withered flowers, in a blank sheet of paper, “No, mother, I will not marry Henri without without one word of complaint. She went about your consent, but I cannot become the wife of as usual, but grew thin and very pale; so that another."

when, about a month afterwards, her mother Her mother was astonished. Neither entrea- came to fetch her home, even that cold, stern ties, nor threats, nor promises, could shake her woman looked shocked. resolution; and they at length sent her to Mont- “ Can that be our Madeline's mother?” said martre, in hopes that when she no more saw we, as we saw her alight from her charaubanc. her lover she would forget him.

Her face was handsome, but had that harsh, Not so,” said she, kissing a small ring she weather-beaten look, so common among the always wore. As long as he is faithful I will peasants of Switzerland, owing to their constant be so too; and I have promised to keep this on exposure to sun and wind without bonnet ; her my finger till I change my mind."

black lace cap, standing out from her face with 'Well, the weeks rolled on, and Madeline, I wires, was anything but becoming, and a round black hat, looking as if seldom used, hung upon They stood together on the moonlit strand, her arm. Oh, how we hated her! We could The loving and beloved ; above them shone scarcely restrain our feelings, and could with | Uncounted stars; while on the gleaming sand difficulty be prevented from expressing our in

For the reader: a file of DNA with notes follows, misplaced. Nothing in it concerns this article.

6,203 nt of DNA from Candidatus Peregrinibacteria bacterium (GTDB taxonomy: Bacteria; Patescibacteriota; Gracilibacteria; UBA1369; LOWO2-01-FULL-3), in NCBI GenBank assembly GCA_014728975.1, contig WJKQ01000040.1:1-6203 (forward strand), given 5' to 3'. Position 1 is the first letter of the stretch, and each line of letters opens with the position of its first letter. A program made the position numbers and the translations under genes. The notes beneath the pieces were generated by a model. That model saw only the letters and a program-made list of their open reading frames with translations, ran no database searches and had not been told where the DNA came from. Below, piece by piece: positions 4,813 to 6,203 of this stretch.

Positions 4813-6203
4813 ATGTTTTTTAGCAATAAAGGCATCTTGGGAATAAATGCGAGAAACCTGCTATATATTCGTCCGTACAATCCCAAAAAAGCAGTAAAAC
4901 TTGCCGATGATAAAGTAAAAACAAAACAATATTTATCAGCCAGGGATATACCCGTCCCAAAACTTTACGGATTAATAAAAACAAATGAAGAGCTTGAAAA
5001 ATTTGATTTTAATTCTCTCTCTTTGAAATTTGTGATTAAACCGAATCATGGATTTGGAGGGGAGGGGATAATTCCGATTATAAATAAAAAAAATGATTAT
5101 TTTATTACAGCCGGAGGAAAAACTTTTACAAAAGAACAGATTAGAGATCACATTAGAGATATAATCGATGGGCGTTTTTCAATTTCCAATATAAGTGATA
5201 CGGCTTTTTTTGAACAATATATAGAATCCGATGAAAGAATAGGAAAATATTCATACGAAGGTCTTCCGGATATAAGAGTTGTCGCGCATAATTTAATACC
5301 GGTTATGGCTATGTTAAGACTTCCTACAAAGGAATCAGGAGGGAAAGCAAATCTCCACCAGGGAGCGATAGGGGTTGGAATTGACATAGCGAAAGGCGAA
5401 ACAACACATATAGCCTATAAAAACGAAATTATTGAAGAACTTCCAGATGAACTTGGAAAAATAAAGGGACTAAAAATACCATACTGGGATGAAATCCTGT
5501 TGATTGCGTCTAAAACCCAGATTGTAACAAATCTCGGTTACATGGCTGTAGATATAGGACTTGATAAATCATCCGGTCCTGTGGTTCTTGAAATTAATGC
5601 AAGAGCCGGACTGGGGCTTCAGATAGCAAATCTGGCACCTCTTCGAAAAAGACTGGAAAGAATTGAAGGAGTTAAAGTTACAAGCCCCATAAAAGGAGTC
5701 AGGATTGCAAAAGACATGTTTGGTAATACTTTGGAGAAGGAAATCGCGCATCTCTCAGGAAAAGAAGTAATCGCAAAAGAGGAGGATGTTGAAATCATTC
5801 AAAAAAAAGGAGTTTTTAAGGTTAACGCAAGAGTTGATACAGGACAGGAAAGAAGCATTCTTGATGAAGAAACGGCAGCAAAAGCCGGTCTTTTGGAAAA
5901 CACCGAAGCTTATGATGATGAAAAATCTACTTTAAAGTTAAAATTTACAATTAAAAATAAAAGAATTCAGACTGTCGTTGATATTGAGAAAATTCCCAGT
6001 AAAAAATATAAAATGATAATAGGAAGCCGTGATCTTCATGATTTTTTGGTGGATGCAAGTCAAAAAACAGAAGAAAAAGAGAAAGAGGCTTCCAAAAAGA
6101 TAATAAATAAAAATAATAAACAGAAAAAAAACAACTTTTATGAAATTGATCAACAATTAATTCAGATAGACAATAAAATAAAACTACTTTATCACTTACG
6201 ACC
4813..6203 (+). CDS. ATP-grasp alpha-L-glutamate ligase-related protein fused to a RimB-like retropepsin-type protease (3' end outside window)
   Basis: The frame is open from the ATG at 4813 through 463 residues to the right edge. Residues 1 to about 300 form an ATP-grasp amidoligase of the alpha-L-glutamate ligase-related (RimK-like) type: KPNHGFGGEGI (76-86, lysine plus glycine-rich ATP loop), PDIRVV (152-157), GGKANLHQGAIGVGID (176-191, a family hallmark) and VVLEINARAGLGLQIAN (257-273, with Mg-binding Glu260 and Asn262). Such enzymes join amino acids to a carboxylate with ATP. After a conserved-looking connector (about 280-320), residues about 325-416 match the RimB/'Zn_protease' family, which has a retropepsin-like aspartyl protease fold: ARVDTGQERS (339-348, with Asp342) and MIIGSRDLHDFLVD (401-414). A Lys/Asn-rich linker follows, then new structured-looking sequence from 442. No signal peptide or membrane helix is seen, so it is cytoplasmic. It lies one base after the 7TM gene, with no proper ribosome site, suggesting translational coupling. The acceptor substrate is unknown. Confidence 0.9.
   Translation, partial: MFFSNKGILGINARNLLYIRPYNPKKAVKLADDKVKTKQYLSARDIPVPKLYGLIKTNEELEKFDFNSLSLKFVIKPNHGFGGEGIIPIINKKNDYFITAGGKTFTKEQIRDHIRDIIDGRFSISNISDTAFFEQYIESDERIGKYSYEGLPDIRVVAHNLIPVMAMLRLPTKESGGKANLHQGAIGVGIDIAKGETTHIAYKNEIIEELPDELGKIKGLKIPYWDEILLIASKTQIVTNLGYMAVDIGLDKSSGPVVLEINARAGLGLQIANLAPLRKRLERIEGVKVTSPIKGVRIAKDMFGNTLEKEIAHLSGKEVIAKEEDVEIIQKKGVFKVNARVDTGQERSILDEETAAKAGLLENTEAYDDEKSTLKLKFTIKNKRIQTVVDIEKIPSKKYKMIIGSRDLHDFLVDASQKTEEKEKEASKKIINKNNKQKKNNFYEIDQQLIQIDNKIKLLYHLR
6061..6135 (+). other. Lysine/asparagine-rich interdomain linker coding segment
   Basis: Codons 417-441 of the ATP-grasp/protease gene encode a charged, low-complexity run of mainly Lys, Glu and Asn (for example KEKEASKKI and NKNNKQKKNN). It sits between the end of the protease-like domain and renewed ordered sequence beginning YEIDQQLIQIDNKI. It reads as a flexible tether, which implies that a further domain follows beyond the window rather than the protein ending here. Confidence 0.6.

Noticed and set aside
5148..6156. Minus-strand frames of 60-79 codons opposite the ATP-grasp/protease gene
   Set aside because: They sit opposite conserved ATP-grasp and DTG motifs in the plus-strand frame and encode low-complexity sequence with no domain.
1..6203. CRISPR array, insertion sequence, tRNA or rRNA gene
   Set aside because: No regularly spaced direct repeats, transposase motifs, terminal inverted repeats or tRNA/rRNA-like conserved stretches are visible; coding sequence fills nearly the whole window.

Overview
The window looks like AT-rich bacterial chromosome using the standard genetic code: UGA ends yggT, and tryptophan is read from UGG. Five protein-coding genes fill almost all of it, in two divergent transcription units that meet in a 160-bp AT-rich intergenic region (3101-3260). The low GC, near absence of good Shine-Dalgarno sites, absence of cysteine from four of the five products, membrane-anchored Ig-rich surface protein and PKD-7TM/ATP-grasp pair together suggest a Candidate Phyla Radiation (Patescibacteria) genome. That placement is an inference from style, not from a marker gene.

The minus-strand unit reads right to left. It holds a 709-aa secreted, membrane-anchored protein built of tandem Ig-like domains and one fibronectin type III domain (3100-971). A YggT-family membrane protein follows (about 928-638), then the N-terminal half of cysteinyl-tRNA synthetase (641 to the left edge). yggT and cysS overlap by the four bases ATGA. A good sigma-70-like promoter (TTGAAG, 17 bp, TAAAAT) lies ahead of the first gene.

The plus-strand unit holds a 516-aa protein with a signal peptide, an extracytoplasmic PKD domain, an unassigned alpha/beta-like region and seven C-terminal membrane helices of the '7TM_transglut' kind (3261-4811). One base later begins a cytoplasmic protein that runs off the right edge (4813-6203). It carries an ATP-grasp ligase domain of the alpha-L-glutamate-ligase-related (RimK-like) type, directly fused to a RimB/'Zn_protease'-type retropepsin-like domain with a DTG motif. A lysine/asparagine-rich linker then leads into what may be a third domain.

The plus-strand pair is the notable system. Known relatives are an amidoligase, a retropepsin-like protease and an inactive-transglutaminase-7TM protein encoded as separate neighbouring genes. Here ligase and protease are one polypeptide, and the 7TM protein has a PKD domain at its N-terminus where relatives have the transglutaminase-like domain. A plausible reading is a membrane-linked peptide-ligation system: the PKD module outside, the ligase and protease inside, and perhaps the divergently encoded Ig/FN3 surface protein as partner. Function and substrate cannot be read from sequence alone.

The restless waves broke with a hollow moan; dignation before the carriage rolled away, taking All in the sky was calmness, while below our beloved friend for ever from our sight.

A warning spirit breathed of wrong and woe.

But who should listen to that voice? Did not We heard some time after that she had, at

The smile of Fortune beam upon their lot? last, been induced to give her consent to marry A cloud came o'er the moon, and dimness cast the same man who before had sought her, but Awhile on earth, and ere the shadow pass'd, that she did not look likely to live long; and so A fiercer surge than ocean's swept that strand, it proved. On her very bridal day, as the ring The tide of human passion ; for a band was placed on her finger by her husband, she Of dark-browed men, whose law — their leader's fell in a long faint; and before the sun set, her

wordspirit, too gentle to contend with such harsh Found its most fit interpreter the sword, natures, ascended to the home she had long Rushed, like a whirlwind, on that hour of peace, sighed to reach.

Z. Z.

And fearful was the momentary strife.
It was not mercy bade the conflict cease,

But all hath ended with a single life :